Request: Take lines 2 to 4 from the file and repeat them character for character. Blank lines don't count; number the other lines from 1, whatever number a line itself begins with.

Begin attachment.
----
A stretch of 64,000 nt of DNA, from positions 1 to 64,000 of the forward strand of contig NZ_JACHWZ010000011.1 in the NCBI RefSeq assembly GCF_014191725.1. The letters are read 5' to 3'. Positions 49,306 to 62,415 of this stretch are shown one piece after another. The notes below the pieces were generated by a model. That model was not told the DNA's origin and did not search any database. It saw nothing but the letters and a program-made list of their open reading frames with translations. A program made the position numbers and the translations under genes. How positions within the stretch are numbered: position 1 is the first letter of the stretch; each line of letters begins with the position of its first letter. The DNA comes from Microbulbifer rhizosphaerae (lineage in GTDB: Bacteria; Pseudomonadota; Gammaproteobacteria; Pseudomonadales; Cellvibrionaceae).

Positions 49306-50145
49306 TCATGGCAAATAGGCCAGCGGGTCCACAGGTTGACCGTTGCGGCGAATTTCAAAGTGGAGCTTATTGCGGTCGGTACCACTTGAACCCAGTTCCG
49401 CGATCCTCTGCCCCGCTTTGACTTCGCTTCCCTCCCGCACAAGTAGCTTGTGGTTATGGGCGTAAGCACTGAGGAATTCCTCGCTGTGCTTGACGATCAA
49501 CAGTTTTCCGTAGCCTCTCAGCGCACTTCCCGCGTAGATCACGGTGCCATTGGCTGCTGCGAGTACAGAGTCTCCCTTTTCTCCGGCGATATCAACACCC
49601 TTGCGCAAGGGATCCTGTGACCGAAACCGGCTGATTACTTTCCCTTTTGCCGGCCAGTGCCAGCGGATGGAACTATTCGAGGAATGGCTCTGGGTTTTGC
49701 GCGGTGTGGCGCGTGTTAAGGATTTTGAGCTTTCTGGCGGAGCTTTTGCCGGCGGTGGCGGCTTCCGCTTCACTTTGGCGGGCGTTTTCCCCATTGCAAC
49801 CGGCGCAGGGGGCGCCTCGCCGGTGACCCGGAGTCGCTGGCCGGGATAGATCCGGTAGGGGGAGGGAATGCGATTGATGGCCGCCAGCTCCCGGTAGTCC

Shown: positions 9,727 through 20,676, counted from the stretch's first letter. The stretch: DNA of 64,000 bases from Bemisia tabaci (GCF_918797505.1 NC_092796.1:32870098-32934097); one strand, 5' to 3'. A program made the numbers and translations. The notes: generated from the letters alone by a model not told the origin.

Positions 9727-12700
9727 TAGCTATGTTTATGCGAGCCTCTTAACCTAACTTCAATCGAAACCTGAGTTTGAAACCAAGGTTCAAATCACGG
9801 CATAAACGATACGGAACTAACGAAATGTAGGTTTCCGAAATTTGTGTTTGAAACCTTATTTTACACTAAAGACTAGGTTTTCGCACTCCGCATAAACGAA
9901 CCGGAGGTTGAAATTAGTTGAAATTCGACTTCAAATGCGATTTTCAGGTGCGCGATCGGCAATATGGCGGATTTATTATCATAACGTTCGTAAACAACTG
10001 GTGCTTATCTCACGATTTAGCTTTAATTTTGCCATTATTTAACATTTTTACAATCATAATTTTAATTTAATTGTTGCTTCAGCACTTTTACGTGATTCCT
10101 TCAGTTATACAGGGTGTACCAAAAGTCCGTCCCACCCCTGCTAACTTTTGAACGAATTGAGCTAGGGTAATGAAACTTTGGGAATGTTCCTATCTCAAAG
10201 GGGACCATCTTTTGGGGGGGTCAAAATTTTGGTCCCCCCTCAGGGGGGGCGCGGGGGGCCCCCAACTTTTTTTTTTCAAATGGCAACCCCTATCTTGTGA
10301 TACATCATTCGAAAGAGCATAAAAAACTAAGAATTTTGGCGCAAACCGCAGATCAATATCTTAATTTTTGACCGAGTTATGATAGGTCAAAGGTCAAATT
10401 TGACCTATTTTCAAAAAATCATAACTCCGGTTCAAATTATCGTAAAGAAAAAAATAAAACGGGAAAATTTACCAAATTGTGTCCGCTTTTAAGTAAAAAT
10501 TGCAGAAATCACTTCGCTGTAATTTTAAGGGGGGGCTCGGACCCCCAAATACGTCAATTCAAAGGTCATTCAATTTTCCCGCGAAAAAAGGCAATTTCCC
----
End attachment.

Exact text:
Positions 49306-50145
49306 TCATGGCAAATAGGCCAGCGGGTCCACAGGTTGACCGTTGCGGCGAATTTCAAAGTGGAGCTTATTGCGGTCGGTACCACTTGAACCCAGTTCCG
49401 CGATCCTCTGCCCCGCTTTGACTTCGCTTCCCTCCCGCACAAGTAGCTTGTGGTTATGGGCGTAAGCACTGAGGAATTCCTCGCTGTGCTTGACGATCAA